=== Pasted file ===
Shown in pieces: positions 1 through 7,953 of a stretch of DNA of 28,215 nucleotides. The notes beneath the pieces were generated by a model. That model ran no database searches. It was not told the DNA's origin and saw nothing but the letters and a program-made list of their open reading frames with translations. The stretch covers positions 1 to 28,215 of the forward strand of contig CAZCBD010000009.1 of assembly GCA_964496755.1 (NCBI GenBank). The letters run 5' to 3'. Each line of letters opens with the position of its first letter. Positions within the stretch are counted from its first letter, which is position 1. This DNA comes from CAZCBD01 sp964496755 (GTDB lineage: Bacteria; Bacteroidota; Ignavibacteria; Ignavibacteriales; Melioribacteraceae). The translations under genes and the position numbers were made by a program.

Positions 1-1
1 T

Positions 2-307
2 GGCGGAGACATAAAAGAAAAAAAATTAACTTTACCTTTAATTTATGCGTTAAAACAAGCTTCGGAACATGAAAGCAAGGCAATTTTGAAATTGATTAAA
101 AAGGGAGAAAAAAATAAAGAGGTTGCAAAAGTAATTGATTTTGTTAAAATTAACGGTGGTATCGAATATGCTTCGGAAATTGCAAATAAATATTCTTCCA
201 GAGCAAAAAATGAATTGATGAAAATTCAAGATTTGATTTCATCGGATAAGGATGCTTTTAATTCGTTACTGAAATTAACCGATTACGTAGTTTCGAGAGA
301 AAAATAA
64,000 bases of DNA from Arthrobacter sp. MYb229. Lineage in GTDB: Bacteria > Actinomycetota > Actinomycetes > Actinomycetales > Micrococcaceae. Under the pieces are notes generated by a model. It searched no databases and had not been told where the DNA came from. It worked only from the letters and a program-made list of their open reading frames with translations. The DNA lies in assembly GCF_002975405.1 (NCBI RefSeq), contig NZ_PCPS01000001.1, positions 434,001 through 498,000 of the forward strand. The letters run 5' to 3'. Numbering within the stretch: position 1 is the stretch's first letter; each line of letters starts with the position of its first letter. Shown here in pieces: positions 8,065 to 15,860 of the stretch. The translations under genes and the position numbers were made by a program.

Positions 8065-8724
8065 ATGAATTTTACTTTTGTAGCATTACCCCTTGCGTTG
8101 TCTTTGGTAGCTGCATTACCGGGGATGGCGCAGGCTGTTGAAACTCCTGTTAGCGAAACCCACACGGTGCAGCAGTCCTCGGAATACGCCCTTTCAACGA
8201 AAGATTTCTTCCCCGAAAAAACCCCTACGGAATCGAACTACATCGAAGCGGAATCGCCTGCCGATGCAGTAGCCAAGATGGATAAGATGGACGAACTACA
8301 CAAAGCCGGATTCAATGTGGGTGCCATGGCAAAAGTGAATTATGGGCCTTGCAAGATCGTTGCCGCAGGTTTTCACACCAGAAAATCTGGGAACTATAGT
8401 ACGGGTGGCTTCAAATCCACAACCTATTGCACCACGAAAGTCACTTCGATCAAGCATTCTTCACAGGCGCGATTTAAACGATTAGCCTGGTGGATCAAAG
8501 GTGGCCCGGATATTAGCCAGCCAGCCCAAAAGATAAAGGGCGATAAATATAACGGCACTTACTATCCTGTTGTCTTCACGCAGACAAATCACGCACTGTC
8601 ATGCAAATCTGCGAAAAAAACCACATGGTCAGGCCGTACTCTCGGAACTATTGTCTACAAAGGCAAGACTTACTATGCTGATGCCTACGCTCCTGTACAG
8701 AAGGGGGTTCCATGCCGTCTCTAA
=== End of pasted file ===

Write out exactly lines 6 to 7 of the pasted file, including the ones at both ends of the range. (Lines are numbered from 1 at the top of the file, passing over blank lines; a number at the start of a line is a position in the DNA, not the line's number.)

101 AAGGGAGAAAAAAATAAAGAGGTTGCAAAAGTAATTGATTTTGTTAAAATTAACGGTGGTATCGAATATGCTTCGGAAATTGCAAATAAATATTCTTCCA
201 GAGCAAAAAATGAATTGATGAAAATTCAAGATTTGATTTCATCGGATAAGGATGCTTTTAATTCGTTACTGAAATTAACCGATTACGTAGTTTCGAGAGA